Waimea Town Market and Parker School are hosting a candidate Talk-Story from 8:30 a.m. to noon, Sat., July 14, 2012, at the school. This event provides a superb opportunity to meet and speak to the individuals who want to represent and serve North Hawai’i residents in the relaxed environment of the island’s friendliest farmers’ market. With no speeches and no pressure, voters will have the uncommon opportunity to spend time chatting with each candidate, one-on-one.
Candidates for all local and island-wide offices have been invited. Those confirmed as of press time include U.S. House of Representatives candidate Bob Marx; Hawai’i County Mayoral candidates Harry Kim and Dominic Yagong; District 4 State Senate candidates Lorraine Inouye and Malama Solomon; District 9 County Council candidates Bill Sanborn and Margaret Wille; and Hawai’i County Prosecutor candidates Lincoln Ashida and Mitch Roth.
The Talk-Story is organized by Paul Johnston, who manages the market. According to Johnston, the Market’s Steering Committee decided to hold the Talk-Story after noting that the campaign season offered many opportunities to hear the candidates, or to wave to them, or perhaps even to shake hands with them, but few chances to meet many of them face-to-face for long enough to develop any kind of rapport. Yet a number of these candidates will be elected, and will go on to make decisions that will have substantial impact on people’s lives. Therefore, Johnston says, the Committee wanted to find a way for the public to meet candidates in a setting conducive to allowing voters to “take the measure” of each candidate and to be able to answer the questions: “Is this the person I want making decisions for me? Will this person remember who they represent and take the time to keep in touch?” Also, “Is this person truly committed to learning about and understanding complex issues and then have the ability to forge relationships to make things happen. And do they take my ideas and concerns seriously?”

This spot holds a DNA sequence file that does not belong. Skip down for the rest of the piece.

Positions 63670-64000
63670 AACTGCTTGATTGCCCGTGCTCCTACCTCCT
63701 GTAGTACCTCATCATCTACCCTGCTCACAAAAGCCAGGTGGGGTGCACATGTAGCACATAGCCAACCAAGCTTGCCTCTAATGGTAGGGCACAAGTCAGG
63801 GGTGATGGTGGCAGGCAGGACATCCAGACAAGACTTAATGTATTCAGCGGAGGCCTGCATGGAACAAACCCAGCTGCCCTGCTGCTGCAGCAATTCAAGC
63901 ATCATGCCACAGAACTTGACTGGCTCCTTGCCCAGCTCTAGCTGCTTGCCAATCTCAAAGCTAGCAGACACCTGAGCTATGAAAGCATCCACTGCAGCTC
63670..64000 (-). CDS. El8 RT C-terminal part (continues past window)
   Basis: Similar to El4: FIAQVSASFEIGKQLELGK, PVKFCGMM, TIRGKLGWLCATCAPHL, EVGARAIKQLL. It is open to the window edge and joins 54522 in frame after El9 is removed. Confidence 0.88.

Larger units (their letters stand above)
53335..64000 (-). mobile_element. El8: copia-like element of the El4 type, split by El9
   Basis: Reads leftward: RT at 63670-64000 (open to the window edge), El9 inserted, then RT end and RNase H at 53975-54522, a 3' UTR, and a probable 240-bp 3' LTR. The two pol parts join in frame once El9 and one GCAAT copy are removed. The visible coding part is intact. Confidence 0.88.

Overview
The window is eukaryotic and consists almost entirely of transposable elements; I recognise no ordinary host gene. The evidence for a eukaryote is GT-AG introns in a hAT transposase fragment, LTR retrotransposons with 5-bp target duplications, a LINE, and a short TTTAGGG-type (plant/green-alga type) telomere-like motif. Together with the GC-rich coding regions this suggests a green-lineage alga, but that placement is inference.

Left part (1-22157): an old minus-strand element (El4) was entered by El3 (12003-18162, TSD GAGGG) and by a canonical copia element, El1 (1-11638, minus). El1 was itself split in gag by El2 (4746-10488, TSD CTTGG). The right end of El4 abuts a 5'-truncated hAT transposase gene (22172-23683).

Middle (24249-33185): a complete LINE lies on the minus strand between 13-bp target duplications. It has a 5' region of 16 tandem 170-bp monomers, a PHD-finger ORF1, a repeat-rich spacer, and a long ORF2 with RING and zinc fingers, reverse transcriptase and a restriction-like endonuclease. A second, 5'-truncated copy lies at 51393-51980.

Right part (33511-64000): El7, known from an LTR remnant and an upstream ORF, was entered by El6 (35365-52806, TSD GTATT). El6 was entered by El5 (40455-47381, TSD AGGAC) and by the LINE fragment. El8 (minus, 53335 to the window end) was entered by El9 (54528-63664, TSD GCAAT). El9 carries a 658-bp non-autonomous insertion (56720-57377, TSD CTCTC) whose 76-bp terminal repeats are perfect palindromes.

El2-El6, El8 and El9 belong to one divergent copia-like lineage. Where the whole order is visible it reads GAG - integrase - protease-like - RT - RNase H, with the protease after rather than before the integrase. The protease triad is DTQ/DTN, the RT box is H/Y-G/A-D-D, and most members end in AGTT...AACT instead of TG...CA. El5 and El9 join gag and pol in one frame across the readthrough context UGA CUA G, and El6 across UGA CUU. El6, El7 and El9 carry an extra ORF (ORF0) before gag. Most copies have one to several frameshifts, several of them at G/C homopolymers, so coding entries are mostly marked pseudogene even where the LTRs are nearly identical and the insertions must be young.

“So much of our everyday life is impacted by our elected officials – from the quality of water we drink and air we breathe, to the food we have to eat, the educational supports available to our children and the kinds of jobs, lifestyle and opportunities available to us now and for years to come. Your vote is a very serious matter and we hope this talk-story will help residents become more informed before they vote in the August 11 Primary Election,” said Johnston.
“Also, many people in Hawai’i County still don’t realize how important the Primary Election has become. Because all County races are now ‘non-partisan,’ candidates can and will be elected in the Primary, so there won’t be another chance to vote for those offices. Another important issue this election year is that redistricting and reapportionment have significantly changed voting districts, and with the courts moving up the date of Hawai’i’s Primary to mid-August instead of mid-September, there is a lot of information voters need to absorb much earlier.
“Finally, many voters are requesting mail-in ballots and it’s very easy to make a mistake on a mail-in ballot in the Primary Election. Voters must make a choice in the Primary to vote either for all Democratic or all Republican or all Green Party candidates. You must not vote across parties in the Primary, and if anyone accidentally does, their ballot will be automatically voided. You may crossover vote in the General Election, but not in the Primary.”
Visitors should note that the candidates have been asked to meet with voters only in their tents.
Comfortable casual attire is always suggested for Waimea Town Market, and layers are recommended since Waimea temperatures can vary widely and mist or rain is always possible. For more information, please call Paul Johnston, 938-4540.